CHRISTMAS AT MAXWELL'SPG
A heartfelt and professionally made debut feature by a Catholic CPA and business-owner and his AFI-trained cinematographer daughter, Christmas at Maxwell's is heartfelt but just a bit off-kilter. Shot in and around Cleveland, Ohio, in 2004, the film admirably asks the tough questions about why bad things--make that devastating, nightmarish things--happen to good people, and what in God's name is up with God?
Family man Andrew Austin (Andrew May) has a successful albeit vaguely presented career, a big, lovely home, two school-age kids (Julia and Charlie May, as Mary and Chris Austin), and a wife who's dying of cancer. Suzy Austin (the mannishly named Jack Hourigan, host of the Food Network series "How to Boil Water" and who, per her bio, "reports mildly amusing stories for CBS 19-Action News in Cleveland") used to be a cabaret singer in New York. After her short-tempered boyfriend dies in an off-screen motorcycle accident referred to in one of the film's countless flashbacks, the pregnant Suzy takes up again with old high-school flame Andrew. Besides the two kids, there's a mysterious "Lucy Austin" named on the cover of an empty photo album in the attic. This being a devoutly albeit not stridently Catholic movie, you can probably guess why there's no Lucy and why Suzy was struck with cancer.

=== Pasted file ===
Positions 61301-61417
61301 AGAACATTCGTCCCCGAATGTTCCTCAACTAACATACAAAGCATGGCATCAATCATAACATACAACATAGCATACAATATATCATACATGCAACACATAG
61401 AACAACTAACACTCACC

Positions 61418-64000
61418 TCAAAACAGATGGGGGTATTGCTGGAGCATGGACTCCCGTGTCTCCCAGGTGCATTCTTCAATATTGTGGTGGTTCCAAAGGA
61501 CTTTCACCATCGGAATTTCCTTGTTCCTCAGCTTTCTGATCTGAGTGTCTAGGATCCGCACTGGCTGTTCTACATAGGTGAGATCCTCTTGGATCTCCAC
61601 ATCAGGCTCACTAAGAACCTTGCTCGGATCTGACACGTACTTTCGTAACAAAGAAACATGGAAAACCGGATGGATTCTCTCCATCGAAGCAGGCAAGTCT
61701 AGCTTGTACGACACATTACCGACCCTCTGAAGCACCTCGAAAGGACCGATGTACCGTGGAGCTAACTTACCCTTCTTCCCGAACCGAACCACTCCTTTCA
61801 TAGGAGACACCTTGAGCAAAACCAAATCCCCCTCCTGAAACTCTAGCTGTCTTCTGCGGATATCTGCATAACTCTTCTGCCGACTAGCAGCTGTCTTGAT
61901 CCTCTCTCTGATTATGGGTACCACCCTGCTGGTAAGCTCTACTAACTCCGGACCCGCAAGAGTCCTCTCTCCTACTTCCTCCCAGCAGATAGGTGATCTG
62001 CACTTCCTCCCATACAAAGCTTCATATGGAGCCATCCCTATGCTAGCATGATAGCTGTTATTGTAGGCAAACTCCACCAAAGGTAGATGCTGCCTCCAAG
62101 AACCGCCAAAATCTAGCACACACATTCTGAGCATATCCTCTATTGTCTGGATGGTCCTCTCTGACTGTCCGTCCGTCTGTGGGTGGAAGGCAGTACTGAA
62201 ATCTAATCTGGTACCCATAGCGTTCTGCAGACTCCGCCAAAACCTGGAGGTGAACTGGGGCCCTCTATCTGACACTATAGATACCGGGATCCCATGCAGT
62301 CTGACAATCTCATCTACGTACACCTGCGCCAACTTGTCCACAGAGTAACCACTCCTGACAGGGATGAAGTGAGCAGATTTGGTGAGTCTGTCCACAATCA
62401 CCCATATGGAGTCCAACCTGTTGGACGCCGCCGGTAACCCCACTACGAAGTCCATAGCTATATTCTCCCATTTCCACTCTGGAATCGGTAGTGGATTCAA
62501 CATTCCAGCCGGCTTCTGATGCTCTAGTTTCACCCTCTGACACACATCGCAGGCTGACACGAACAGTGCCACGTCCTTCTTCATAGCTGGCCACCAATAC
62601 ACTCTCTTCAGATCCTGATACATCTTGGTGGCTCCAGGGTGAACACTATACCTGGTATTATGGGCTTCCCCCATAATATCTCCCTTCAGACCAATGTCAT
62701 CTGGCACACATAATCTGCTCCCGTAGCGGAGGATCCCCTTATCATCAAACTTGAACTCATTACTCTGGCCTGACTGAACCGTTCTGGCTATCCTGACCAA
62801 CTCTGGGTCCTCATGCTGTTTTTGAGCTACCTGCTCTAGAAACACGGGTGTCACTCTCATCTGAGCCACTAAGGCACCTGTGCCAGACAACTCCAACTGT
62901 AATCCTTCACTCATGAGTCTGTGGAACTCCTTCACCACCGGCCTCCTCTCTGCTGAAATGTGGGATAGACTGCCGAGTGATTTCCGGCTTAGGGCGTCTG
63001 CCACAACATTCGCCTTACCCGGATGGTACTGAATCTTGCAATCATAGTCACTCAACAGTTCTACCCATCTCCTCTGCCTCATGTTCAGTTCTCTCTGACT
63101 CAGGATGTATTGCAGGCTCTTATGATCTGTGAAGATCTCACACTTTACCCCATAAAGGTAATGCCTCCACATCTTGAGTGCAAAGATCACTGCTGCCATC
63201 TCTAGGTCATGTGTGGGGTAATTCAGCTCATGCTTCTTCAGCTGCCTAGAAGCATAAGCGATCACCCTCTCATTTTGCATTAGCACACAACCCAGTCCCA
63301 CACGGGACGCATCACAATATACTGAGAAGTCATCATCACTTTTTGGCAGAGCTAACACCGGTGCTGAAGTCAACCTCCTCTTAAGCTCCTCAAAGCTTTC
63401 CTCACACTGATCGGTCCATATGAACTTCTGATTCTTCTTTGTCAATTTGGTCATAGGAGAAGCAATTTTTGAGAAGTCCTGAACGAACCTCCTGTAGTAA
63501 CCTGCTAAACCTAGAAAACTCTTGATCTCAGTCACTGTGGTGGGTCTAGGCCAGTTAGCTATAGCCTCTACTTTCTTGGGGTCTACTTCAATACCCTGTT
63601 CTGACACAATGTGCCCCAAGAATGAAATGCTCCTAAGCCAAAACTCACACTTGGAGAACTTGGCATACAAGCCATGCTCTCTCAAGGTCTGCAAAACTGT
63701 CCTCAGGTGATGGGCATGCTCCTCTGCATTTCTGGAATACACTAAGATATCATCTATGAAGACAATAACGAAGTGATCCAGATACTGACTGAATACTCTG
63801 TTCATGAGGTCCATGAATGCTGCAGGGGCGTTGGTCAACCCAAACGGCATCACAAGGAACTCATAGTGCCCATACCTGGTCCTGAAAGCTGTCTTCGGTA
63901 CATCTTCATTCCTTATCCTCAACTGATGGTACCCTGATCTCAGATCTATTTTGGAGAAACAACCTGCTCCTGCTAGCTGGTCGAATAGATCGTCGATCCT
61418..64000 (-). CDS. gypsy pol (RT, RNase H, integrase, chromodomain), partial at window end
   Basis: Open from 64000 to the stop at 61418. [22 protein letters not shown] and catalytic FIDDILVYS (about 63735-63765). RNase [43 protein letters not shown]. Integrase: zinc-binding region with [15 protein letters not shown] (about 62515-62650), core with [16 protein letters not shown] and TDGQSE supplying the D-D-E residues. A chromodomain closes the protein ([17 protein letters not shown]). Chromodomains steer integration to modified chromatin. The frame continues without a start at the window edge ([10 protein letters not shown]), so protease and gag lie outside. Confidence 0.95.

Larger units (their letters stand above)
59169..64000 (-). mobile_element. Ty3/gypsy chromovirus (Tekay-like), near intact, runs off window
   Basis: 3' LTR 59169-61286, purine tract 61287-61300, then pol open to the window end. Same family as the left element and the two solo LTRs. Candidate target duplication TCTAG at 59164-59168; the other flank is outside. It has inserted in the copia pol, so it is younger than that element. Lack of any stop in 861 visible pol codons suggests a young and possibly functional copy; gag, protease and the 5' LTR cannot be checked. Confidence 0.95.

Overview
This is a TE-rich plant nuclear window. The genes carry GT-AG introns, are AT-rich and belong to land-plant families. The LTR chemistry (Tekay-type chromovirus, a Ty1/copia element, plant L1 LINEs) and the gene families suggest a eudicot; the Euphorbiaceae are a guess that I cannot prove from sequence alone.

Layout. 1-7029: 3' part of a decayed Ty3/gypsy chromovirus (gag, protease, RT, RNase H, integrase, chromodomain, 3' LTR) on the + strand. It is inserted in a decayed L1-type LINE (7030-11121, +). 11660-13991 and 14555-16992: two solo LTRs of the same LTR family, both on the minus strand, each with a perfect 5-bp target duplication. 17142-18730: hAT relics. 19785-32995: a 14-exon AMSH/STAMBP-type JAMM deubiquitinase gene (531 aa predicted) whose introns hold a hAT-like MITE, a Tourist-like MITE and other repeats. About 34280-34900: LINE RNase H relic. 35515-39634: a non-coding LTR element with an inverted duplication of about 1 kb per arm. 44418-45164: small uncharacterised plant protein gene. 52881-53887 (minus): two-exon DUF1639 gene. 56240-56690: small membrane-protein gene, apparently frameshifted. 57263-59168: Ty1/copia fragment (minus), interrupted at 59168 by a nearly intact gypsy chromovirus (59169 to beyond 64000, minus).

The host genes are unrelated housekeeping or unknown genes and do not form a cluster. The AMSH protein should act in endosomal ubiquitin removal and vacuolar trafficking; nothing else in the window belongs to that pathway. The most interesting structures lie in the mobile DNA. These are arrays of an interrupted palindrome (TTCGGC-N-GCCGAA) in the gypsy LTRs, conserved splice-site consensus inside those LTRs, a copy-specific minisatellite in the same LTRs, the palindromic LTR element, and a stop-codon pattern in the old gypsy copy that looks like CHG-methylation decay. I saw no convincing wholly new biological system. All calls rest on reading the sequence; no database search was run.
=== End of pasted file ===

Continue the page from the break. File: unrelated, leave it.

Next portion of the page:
The film wears its heart on its sleeve, but in an earnest and genuine way. Narratively, it's an odd fish: The first scene throws us into voiceover memories of people we haven't met, and later, as the family drives to Suzy's parents' house for the holidays, Andrew appears to be having Suzy's flashback. I'm sure no acid was dropped in the making of this movie, but you never know. Most of the first half-hour or so consists of little more than Andrew walking around and running into people he knows who ask over and over, "How's Suzy?" Writer-direction William Laufer's direction is thoroughly professional, though a little static, a little boxy. A very obtrusive lounge-piano score calls so much attention to itself that at one point it partially drowns out dialogue.
One good find is Andrew May, a seeming genetic cross of Chris Noth and Tom Hanks, who's associate artistic director of the well-regarded Great Lakes Theater Festival and has appeared in a couple of films and a few TV episodes. As the father and husband trying to keep everything together and to advocate for his wife's illness, he doesn't make a lot of the usual choices, playing the role instead with a simmering anger that's refreshing. The movie is fairly unflinching about the realities of Suzy's sickness, and you can understand why a man would feel like God's given him a "screw you"--not that there's anything here that wouldn't fall into the definition of a Christmas movie for the whole family.